The first-time visitor to Venice arrives full of expectations, most of which turn out to be well-founded. All the photographs you’ve seen of the Palazzo Ducale, of the Basilica di San Marco, of the palaces along the Canal Grande – they’ve simply been recording the extraordinary truth. All the bad things you’ve heard about the city turn out to be right as well. As soon as you begin to explore Venice, though, every day will bring surprises, for this is an urban landscape so full of things to do that you can’t walk for a minute without coming across something worth a stop.
From Mudbanks to Modern ChallengesAlthough the city can indeed be unbearably crowded, things aren’t so bad beyond the magnetic field of San Marco, and in the off-season, it’s possible to have parts of the centre virtually to yourself. As for keeping your costs down, Venice does have some good-value eating places, and you can, with planning, find a bed without spending a fortune.
Steeped in history and renowned for its unique beauty, Venice's journey from its humble beginnings on the mudbanks of the Venetian lagoon to its current struggles with industrialization and tourism reflects a complex tapestry of growth, decline, and adaptation.
Venice's Origins and Early IndependenceAt the dawn of the Christian era, fishermen and hunters inhabited the Venetian lagoon's mudbanks. The arrival of Attila the Hun's forces in 453 and the Lombard invasion in 568 triggered significant migrations. Initially aligned with Byzantium, the islands formed loose communes, with the settlers appointing their first doge in 726, marking a shift from Byzantine control.
Venice's independence was solidified when the relics of St. Mark were stolen from Alexandria in 828, symbolizing a break from Byzantium's influence. The Basilica di San Marco and Palazzo Ducale became enduring emblems of Venetian power.
Venetian Ascendancy and Modern ChallengesBy the 10th century, Venetian trade networks flourished, benefiting from Byzantine concessions in Eastern markets. The 12th-century Fourth Crusade further boosted Venetian maritime dominance.
The 1204 Sack of Constantinople resulted in significant territorial gains and treasures. However, Venice's decline started after the 1527 Sack of Rome, while Ottoman expansion eroded its overseas territories. Napoleon's influence marked the end of Venice's political significance in 1797.
Industrial growth after World War I led to the development of Marghera, which connected to Venice in 1933. Post-World War II, Mestre-Marghera's expansion outpaced the historic centre's growth. Despite challenges like pollution and population drain, Mestre-Marghera's factories are vital to the province's economy. Yet, Venice's historic centre faced a significant population decline.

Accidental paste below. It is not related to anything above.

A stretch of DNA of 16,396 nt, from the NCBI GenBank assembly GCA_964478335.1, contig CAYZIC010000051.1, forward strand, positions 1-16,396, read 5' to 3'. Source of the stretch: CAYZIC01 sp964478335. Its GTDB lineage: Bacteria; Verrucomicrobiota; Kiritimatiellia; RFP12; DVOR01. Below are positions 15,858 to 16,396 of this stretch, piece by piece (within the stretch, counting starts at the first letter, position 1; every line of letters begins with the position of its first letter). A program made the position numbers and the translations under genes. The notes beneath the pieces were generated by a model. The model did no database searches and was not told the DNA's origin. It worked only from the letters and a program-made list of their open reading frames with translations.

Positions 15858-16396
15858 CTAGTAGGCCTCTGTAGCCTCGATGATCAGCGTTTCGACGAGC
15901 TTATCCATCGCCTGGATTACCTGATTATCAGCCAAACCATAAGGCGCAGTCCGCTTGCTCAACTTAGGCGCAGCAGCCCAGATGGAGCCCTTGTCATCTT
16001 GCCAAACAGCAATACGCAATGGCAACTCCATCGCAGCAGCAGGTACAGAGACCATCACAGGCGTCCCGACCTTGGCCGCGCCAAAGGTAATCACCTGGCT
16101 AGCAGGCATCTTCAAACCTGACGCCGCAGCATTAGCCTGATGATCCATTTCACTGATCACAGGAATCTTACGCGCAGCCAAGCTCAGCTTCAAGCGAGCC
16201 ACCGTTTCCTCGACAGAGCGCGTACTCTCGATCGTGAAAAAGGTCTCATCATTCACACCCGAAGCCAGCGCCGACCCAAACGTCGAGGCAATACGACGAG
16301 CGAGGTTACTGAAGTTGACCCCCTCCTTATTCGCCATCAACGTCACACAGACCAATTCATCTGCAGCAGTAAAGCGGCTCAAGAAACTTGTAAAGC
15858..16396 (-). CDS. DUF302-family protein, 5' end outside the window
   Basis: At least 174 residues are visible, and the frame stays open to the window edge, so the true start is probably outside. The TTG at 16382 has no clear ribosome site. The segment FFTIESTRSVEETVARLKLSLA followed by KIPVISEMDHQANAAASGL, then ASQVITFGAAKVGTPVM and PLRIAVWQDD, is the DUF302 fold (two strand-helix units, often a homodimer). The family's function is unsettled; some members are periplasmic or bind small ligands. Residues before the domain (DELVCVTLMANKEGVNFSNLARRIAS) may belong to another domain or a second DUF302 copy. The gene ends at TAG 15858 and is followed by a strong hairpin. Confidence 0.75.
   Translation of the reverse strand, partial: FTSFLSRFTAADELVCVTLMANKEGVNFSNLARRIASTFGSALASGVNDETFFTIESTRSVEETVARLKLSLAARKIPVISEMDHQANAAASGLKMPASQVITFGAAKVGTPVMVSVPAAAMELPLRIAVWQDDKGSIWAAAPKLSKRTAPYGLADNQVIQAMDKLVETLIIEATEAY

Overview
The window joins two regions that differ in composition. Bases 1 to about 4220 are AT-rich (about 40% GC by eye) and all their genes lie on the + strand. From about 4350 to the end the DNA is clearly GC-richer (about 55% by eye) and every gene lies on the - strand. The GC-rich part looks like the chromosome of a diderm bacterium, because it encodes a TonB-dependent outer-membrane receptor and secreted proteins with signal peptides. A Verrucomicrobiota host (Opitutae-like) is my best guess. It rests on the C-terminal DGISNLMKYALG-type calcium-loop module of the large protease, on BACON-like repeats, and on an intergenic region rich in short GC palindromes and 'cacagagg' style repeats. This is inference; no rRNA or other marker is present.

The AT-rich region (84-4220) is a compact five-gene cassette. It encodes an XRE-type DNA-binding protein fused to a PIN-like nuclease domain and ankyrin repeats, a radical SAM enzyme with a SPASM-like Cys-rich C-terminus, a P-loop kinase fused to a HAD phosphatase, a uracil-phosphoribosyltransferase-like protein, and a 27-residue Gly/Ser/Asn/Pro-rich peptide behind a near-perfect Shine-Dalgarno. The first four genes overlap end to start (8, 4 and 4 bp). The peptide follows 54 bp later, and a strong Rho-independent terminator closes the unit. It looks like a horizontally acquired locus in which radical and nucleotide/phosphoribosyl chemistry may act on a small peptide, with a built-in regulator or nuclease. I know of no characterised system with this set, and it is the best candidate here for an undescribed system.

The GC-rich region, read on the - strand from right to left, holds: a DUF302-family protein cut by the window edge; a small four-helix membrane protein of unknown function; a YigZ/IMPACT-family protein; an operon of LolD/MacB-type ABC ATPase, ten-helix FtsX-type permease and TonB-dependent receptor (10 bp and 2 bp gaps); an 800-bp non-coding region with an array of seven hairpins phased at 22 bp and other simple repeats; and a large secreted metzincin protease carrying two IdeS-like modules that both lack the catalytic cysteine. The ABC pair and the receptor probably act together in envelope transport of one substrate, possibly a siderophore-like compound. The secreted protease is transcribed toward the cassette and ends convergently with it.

The city's reliance on tourism has become both a boon and a bane, sustaining it while posing threats to its heritage. Today, Venice navigates industrial expansion, tourism, and the preservation of its unique history amid the challenges of the modern era.
Venice in floodCalled the acqua alta, the winter flooding of Venice is caused by a combination of seasonal tides, fluctuations in atmospheric pressure in the Adriatic and persistent southeasterly winds, and has always been a feature of Venetian life. In recent years, however, it has been getting worse: between 2000 and 2013 there were eight highest-category floods, which is more than in the preceding fifty years.
If the siren sounds, you can expect a serious flood in three to four hours. A system of plank walkways is immediately set up in the low-lying parts of the city. The usual high-tide season is October to March, with the worst flooding between November and February. Most floods, though, are minor and not disruptive at all.
A grand plan is being implemented to protect the city, involving building a tidal barrier across the three entrances to the lagoon. The barrier has aroused considerable opposition, both to its cost and its potential environmental impact.
However, mounting concern about global warming gave the matter some urgency and work finally began on the barrier in 2003. Delays, corruption and engineering problems have dogged the project and few Venetians think it’ll be functioning ever.
- Plan ahead and during off-peak seasons: Venice is a popular tourist destination, so it is important to plan your visit. To avoid crowds and enjoy a more authentic experience, it is better to visit Venice during off-peak seasons (late autumn to early spring).
- Book accommodation in advance: Venice's accommodations fill up quickly, so book a hotel or Airbnb in advance. It's convenient to stay near major attractions like Piazza San Marco, but you can also stay in quieter neighbourhoods to feel more local.
- Get a Venice Card or Venice Pass: Consider purchasing a Venice Card or Venice Tourist Pass, which provides discounts on public transport, museums and other attractions. The Venice Card also includes unlimited use of the vaporetto (water bus) system, which is an indispensable method of travelling around the city.
- Visit the main attractions in the morning: Popular sights such as St Mark's Basilica and Doge's Palace can be very crowded. To avoid crowds, it's best to visit them early in the morning or late in the evening. Booking tickets in advance or attending a guided tour will also help you avoid queues.
- Respect local etiquette: Venice is a vibrant city with a rich history and culture. Observe local customs and etiquette, such as covering your shoulders and knees when entering churches, not sitting on the steps of monuments and ignoring noise levels in residential neighbourhoods.
- Respect the environment: Venice faces environmental problems such as over-tourism and rising sea levels. Be responsible travellers: minimise plastic waste, avoid excessive noise and be mindful of the fragile ecosystem.
The best travel tips for visiting Venice
Best things to do in VeniceVenice offers a wealth of experiences, but here are 10 of the best things to do that truly capture the essence of this enchanting city: